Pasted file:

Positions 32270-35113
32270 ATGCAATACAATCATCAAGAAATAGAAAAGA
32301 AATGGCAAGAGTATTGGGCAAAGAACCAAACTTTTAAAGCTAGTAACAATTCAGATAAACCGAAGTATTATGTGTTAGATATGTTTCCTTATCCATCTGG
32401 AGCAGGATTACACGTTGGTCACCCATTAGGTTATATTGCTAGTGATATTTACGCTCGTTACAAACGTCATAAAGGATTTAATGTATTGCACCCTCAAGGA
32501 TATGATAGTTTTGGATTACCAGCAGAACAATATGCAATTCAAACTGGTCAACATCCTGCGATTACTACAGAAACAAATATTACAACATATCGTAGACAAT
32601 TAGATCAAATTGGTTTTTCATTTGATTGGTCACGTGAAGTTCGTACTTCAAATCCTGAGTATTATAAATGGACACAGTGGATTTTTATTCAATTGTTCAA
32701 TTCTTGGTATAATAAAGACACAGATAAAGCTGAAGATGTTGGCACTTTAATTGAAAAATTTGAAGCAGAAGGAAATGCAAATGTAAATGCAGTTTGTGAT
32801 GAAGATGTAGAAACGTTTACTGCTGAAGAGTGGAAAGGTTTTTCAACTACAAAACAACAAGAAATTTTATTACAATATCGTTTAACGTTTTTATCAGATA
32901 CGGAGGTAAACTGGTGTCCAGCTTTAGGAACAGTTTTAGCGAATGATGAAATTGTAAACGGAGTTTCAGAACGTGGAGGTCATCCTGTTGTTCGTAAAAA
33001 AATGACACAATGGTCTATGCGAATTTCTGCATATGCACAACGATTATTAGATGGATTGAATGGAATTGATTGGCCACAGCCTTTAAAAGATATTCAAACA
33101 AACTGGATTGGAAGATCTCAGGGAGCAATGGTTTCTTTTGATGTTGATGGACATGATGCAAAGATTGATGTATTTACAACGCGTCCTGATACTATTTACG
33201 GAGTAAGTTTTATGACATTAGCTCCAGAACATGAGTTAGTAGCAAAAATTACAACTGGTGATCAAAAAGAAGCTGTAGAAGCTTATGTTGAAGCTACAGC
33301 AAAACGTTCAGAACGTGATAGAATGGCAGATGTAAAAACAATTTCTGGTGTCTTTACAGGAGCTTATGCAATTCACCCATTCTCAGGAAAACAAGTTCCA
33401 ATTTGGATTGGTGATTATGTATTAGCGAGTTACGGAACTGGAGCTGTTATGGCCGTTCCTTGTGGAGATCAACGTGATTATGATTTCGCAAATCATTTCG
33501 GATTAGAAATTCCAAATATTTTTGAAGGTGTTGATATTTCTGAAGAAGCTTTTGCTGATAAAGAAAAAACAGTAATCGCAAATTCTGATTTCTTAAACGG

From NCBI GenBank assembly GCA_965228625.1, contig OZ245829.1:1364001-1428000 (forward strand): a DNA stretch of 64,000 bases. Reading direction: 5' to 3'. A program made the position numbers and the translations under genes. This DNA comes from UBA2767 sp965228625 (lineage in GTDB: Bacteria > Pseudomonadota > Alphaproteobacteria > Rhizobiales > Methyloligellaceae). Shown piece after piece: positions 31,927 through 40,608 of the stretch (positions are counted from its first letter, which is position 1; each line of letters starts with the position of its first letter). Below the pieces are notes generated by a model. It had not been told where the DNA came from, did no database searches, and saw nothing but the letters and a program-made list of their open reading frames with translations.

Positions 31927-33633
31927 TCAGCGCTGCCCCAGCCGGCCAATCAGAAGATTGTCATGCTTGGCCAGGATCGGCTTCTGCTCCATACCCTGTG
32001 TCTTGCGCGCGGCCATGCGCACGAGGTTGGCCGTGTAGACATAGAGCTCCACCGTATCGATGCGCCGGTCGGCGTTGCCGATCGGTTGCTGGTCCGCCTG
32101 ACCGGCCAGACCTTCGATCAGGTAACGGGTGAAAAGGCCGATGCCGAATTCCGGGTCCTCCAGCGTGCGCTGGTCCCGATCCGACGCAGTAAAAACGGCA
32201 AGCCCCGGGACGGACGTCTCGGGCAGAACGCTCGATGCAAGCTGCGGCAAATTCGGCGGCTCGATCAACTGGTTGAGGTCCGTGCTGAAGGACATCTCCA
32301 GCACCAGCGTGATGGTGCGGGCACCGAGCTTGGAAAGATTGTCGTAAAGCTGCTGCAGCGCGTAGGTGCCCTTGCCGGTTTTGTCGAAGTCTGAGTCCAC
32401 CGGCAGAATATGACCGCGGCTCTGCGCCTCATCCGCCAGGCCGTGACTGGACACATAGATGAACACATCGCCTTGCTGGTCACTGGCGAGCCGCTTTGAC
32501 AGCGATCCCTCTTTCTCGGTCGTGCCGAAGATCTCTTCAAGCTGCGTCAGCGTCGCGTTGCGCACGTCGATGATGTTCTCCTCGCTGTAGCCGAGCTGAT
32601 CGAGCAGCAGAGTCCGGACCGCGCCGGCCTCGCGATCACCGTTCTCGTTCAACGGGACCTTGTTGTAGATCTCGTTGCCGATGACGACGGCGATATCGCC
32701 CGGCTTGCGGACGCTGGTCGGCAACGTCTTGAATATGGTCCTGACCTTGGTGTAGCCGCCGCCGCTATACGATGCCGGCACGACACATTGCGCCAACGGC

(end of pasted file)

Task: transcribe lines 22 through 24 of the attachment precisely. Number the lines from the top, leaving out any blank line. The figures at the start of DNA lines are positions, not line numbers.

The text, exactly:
32301 GCACCAGCGTGATGGTGCGGGCACCGAGCTTGGAAAGATTGTCGTAAAGCTGCTGCAGCGCGTAGGTGCCCTTGCCGGTTTTGTCGAAGTCTGAGTCCAC
32401 CGGCAGAATATGACCGCGGCTCTGCGCCTCATCCGCCAGGCCGTGACTGGACACATAGATGAACACATCGCCTTGCTGGTCACTGGCGAGCCGCTTTGAC
32501 AGCGATCCCTCTTTCTCGGTCGTGCCGAAGATCTCTTCAAGCTGCGTCAGCGTCGCGTTGCGCACGTCGATGATGTTCTCCTCGCTGTAGCCGAGCTGAT